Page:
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Foraker last won the day on February 18 2019

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  1. Speaking of Stacey Abrams as VP -- seems highly likely that she will be seriously considered by whoever is the nominee. https://thehill.com/homenews/campaign/483382-stacey-abrams-on-being-vp-pick-of-course-i-want-it
  2. Unfortunately, the ideal skills for running a complex organization like the United States government are not the same set of skills needed to win an election campaign.
  3. Around 10pm last night, Cleveland Heights City Council voted unanimously (7-0) to approve the financing package (TIF and city contribution, to be funded with non-tax revenue bonds). After four years of planning and meetings and design changes -- Top of the Hill is finally underway. I don't go to many city council meetings but I was impressed with the attendance (the fire marshal had to issue some warnings to the overflow crowd in the hall). Speakers were probably 2-1 against approval of the project, almost exclusively because of the design -- not good enough for the gateway to Cleveland Heights, too tall, blocks the view from the Buckingham building, the developer wasn't good enough, etc. There was a lot of strong emotions and anger in that group. There were also proponents, few of whom were really excited about the design but many expressed concerns that after the developer bent over backwards for four years further delay might kill this deal and utterly discourage any other developers from doing business in Cleveland Heights for the foreseeable future. I thought the council's comments after the public comment period were well thought out. New councilperson Melody Joy Hart in particular did a good job of explaining that the planning commission, the architectural review board, and City Council had already approved the design last year and the city couldn't now void those agreements without paying a substantial penalty, and that the only issue before council was whether to approve the financing. The financing was well explained by the City Manager, Tanisha Briley, and Councilperson Hart subsequently explained the due diligence that went into it and why she thought the financing was sound and why she was voting in favor despite having been elected to bring "change" to the city government. I was surprised at the unanimous vote though. Several members of council have not been enthusiastic supporters, to say the least, and the new council members were under a lot of pressure to try to change course. Councilperson Hart also said that they would be doing a review of the process to improve it before the next development project.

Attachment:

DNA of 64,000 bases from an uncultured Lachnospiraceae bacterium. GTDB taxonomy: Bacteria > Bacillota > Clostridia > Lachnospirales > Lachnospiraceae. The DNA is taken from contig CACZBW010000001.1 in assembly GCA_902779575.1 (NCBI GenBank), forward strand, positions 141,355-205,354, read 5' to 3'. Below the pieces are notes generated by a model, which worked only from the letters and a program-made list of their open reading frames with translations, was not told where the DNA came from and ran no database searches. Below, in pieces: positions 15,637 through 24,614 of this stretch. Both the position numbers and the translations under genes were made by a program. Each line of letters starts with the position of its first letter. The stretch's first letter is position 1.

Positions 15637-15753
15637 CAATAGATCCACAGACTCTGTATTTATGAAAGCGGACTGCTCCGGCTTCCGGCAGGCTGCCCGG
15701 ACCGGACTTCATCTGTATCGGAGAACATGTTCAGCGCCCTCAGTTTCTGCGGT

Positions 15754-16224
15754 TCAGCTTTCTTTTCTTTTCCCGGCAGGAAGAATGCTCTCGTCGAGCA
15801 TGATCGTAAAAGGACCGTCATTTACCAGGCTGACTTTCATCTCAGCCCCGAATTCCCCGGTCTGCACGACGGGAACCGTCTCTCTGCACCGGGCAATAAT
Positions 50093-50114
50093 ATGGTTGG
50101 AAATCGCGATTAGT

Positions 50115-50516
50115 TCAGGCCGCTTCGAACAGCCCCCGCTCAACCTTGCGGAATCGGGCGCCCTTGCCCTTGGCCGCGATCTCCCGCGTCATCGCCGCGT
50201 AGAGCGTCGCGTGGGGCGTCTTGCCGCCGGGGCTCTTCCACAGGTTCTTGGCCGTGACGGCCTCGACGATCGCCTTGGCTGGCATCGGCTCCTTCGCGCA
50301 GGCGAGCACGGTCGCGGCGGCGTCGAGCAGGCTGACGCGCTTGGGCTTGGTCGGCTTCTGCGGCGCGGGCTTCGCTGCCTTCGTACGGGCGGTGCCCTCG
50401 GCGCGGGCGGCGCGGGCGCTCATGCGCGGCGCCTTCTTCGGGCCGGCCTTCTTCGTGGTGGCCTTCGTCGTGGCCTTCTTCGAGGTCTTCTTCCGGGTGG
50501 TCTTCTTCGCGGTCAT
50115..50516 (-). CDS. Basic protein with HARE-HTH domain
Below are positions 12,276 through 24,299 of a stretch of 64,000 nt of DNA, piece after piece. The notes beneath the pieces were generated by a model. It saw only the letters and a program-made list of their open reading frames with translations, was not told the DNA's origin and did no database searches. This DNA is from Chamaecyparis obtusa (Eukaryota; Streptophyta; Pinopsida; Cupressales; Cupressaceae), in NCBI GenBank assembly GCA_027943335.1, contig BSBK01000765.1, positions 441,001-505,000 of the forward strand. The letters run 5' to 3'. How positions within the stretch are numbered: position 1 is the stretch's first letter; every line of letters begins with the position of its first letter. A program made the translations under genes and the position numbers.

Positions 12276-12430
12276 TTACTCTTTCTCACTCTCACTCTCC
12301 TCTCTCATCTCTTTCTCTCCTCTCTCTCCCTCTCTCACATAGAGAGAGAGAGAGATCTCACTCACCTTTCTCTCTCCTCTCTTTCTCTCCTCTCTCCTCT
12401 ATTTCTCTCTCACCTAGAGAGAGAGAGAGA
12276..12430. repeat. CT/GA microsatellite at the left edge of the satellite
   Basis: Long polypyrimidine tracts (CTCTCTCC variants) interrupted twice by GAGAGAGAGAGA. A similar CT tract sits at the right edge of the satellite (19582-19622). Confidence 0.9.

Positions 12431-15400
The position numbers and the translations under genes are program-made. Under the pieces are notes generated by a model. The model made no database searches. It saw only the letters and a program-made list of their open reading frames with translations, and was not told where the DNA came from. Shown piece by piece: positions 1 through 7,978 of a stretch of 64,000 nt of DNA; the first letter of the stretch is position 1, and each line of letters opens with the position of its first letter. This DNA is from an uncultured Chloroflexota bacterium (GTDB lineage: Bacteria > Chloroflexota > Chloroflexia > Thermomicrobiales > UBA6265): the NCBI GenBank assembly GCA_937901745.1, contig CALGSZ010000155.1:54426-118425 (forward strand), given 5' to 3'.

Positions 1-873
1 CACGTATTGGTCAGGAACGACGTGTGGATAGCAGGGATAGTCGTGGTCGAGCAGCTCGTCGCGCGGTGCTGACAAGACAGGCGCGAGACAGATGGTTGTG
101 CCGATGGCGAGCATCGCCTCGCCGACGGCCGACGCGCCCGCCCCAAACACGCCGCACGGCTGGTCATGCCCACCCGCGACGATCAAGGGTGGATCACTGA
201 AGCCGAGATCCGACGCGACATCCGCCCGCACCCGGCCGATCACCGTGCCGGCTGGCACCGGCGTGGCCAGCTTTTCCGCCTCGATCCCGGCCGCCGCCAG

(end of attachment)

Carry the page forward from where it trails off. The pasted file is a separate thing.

4. Lots of economic info on this project on the city's economic development website. https://www.clevelandheights.com/1081/TOH-Economic-Impact-and-TIF-Information
  5. The Keith building is not empty, but I'd guess that OnShift's four floors will create a significant opening. The first couple floors are pretty small spaces due to the Connor Palace lobby and dual elevator banks (one side for floors 1-10, the other for floors 10-20). My understanding is that there are a bunch of internet server rooms in the building connected to the high speed fiber highway under Euclid. It will be interesting to see what K&D has planned for that space after they shift OnShift to another property.
  6. I think the biggest knock on her is that she can be a jerk to her staff -- although there are plenty of CEOs who are as well, so that's not necessarily a disqualification. https://www.nytimes.com/2019/02/22/us/politics/amy-klobuchar-staff.html
  7. Sentencing guidelines don't apply to FOT (Friends of Trump). All four prosecuting attorneys have now resigned.
  8. Cheering for more government regulations. Hmm.
  9. Drove by that site earlier this week -- didn't realize that there was room for development there. Hooray for density!